Actinopterygii (ray-finned fishes) > Cypriniformes
(Carps) > Cyprinidae
(Minnows or carps) > Tincinae
Etymology: Tinca: Latin, timica; realted to a predatory fish = timi, but the etymology of tench does not conform with this meaning (Ref. 45335); tinca: tinca which is the latin name for tench (Ref. 1998).
Environment / Climate / Range
Freshwater; brackish; demersal; potamodromous (Ref. 51243); depth range 1 - ? m (Ref. 26368). Temperate; 4°C - 24°C (Ref. 13614); 64°N - 36°N, 10°W - 104°E
Length at first maturity / Size / Weight / Age
Maturity: Lm ?, range 20 - ? cm
Max length : 70.0 cm SL male/unsexed; (Ref. 44894); common length : 20.0 cm TL male/unsexed; (Ref. 556); max. published weight: 7.5 kg (Ref. 556)
soft rays: 6 - 8;
Vertebrae: 39 - 41. Body thickset, heavy, and laterally compressed, the caudal peduncle characteristically deep and short. Skin thickened, slimy; the scales small, embedded. Overall coloration olive-green, at times dark green or almost black, with golden reflections on ventral surface. Head triangular, eye orange-red, small; snout relatively long; interorbital broad; mouth terminal, small in size with thick lips and a pair of well-developed barbels, one at each corner of the mouth. Caudal fin with 19 rays (Ref. 2196). Diagnosed from other cyprinid species in Europe by the following characters: body golden greenish brown; one pair of barbel (maxillary); lateral line with 96-115 scales, small and deeply embedded; dorsal fin with 8-9½ branched rays; and anal fin with 6-9½ branched rays (Ref. 59043).
Eurasia: hypothesized as native in most Europe, naturally absent only in Ireland, Scandinavia north of 61°30'N, eastern Adriatic basin and western and southern Greece where it is now introduced. In Asia, native eastward to western Yenisei drainage south of 60° N. Introduced elsewhere.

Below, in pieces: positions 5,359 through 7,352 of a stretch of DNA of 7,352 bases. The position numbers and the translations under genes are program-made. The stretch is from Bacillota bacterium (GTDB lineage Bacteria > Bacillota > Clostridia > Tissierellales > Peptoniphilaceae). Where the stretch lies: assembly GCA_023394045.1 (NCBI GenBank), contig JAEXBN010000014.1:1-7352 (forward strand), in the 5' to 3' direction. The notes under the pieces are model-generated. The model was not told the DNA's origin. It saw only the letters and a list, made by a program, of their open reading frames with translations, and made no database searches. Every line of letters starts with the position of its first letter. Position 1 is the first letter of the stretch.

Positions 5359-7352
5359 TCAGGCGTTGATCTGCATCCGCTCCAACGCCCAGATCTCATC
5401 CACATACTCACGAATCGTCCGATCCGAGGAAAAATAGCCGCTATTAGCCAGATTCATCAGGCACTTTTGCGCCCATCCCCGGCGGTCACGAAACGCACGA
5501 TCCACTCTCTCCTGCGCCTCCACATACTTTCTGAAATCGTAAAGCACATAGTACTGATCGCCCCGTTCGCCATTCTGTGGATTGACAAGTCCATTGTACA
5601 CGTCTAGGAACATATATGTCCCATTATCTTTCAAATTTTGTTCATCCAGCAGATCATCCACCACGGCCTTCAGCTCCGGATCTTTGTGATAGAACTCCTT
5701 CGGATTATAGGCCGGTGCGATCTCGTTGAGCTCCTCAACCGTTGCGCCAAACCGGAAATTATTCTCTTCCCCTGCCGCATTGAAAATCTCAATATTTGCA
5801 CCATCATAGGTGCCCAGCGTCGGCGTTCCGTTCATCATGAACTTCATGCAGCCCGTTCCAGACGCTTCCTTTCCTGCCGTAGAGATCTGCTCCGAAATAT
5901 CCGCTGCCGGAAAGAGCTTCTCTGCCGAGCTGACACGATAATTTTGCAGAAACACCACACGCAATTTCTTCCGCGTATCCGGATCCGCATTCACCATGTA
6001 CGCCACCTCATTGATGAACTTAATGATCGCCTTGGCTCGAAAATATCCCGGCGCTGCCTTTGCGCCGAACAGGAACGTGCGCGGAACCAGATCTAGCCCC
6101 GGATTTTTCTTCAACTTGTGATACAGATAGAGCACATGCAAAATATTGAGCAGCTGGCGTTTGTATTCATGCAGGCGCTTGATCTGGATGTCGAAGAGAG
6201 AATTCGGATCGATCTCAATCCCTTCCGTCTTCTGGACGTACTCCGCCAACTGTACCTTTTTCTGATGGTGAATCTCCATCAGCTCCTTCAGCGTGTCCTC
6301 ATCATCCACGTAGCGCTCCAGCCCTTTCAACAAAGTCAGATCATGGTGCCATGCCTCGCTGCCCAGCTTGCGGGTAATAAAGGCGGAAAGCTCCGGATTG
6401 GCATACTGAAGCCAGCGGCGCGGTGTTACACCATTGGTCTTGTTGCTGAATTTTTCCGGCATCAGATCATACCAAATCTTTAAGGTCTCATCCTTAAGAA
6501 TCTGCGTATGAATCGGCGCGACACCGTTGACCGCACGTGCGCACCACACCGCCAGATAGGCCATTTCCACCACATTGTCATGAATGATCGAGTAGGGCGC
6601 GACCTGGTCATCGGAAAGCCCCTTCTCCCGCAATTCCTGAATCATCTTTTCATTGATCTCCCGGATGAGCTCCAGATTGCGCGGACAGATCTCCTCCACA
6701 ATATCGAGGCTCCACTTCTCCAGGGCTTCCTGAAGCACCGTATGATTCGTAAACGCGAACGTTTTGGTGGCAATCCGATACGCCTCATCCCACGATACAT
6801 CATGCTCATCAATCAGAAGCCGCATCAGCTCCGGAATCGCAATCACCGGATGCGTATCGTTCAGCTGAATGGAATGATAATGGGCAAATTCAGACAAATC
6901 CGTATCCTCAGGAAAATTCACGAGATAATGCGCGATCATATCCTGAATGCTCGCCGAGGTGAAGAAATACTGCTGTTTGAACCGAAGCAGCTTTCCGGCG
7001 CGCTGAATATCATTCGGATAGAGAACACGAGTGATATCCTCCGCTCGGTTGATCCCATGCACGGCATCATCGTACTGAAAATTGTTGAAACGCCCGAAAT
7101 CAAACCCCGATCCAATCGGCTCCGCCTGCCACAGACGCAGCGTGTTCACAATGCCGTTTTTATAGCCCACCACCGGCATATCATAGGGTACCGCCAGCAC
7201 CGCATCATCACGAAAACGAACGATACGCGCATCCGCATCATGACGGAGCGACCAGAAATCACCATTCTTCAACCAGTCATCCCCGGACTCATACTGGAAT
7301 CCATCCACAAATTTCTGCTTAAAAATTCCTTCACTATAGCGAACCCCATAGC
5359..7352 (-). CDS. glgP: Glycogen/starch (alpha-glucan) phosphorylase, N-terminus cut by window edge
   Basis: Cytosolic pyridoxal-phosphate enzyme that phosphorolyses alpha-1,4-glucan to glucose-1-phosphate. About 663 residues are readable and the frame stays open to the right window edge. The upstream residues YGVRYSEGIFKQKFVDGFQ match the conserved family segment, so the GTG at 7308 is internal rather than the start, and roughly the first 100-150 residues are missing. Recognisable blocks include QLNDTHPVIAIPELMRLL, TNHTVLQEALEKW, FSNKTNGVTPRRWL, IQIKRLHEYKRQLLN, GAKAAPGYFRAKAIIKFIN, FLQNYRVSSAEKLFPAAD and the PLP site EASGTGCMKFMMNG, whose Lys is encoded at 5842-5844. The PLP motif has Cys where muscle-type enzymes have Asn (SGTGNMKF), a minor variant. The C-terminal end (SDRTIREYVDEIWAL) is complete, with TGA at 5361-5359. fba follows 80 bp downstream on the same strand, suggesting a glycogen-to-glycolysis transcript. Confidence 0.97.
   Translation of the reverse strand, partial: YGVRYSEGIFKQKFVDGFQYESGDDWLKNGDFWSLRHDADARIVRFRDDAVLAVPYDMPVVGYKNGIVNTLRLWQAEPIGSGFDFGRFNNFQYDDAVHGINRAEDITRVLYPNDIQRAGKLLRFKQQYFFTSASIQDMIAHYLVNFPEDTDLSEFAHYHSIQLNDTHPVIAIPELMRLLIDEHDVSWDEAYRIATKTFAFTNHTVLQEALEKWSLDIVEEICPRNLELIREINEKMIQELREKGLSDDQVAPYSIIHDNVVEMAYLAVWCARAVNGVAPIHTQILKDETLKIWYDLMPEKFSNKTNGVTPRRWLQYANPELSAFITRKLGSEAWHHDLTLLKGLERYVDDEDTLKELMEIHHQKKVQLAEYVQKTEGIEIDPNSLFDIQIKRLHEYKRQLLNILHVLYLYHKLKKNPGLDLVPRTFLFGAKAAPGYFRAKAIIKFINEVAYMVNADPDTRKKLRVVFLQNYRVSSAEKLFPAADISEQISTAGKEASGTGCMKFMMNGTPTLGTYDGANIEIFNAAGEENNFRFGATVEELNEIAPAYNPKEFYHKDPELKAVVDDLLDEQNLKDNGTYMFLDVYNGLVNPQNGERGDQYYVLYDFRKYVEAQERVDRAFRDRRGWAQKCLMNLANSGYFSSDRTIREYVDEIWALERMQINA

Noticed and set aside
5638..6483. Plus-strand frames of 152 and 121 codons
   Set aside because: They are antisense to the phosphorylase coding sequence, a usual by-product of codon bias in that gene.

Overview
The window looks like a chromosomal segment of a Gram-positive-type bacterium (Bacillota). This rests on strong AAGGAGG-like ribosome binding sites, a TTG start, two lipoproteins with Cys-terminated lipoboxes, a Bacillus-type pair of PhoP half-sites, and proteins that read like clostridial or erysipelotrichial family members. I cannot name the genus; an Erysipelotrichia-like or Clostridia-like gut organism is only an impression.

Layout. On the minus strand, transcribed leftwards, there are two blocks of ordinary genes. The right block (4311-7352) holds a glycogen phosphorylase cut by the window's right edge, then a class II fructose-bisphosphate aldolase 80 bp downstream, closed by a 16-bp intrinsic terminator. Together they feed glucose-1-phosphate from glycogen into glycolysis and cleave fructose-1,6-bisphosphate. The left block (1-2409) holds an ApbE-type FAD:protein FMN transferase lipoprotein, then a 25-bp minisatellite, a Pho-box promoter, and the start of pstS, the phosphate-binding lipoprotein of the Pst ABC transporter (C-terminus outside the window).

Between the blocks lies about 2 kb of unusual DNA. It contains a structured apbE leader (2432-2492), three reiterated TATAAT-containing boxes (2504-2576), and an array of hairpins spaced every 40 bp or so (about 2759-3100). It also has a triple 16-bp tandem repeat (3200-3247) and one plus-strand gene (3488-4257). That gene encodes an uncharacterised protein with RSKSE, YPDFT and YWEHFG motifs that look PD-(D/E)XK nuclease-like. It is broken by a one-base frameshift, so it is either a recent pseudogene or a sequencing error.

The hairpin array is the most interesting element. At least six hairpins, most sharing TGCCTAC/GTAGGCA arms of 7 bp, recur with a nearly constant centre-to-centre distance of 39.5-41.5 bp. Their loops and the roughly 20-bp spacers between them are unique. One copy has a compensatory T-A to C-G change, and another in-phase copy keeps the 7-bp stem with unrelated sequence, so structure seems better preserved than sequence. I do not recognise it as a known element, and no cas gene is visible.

Typically found in shallow, densely vegetated lakes and backwaters. Often overwinters buried in mud. Larvae and juveniles confined to dense vegetation (Ref. 59043). Adults inhabit warm lakes and pools with weed and mud bottom. Tolerates low oxygen saturations (Ref. 30578, 44894). Feeds on detritus, benthic animals and plant materials. Adult often prey mainly on molluscs. Spawns among dense vegetation in still water (Ref. 59043). Used as a fodder fish for bass (Ref. 7248). Utilized fresh and frozen; eaten pan-fried, broiled, and baked (Ref. 9988). Popular with amateur sport fishers. Its flesh is highly esteemed (Ref. 30578). Locally under threat due to river engineering (Ref. 59043). Reported to reach a maximum length of 84 cm TL (Ref. 5723).
Kottelat, M. and J. Freyhof, 2007. Handbook of European freshwater fishes. Publications Kottelat, Cornol, Switzerland. 646 p.
IUCN Red List Status (Ref. 90363)
Threat to humans
Fisheries: commercial; aquaculture: commercial; gamefish: yes; aquarium: public aquariums
Estimates of some properties based on empirical models
Phylogenetic diversity index (Ref. 82805
= 1.0000 [Uniqueness, from 0.5 = low to 2.0 = high].
Bayesian length-weight: a=0.00925 (-0.01273 - 0.03123), b=3.02806 (3.01400 - 3.04212), based on LWR estimates for this species (Ref. 93245
Trophic Level (Ref. 69278
): 3.5 ±0.5 se; Based on diet studies.
Resilience (Ref. 69278
): Medium, minimum population doubling time 1.4 - 4.4 years (tm=2; tmax=10; Fec=120,000-800,000).
Vulnerability (Ref. 59153
): High vulnerability (65 of 100) .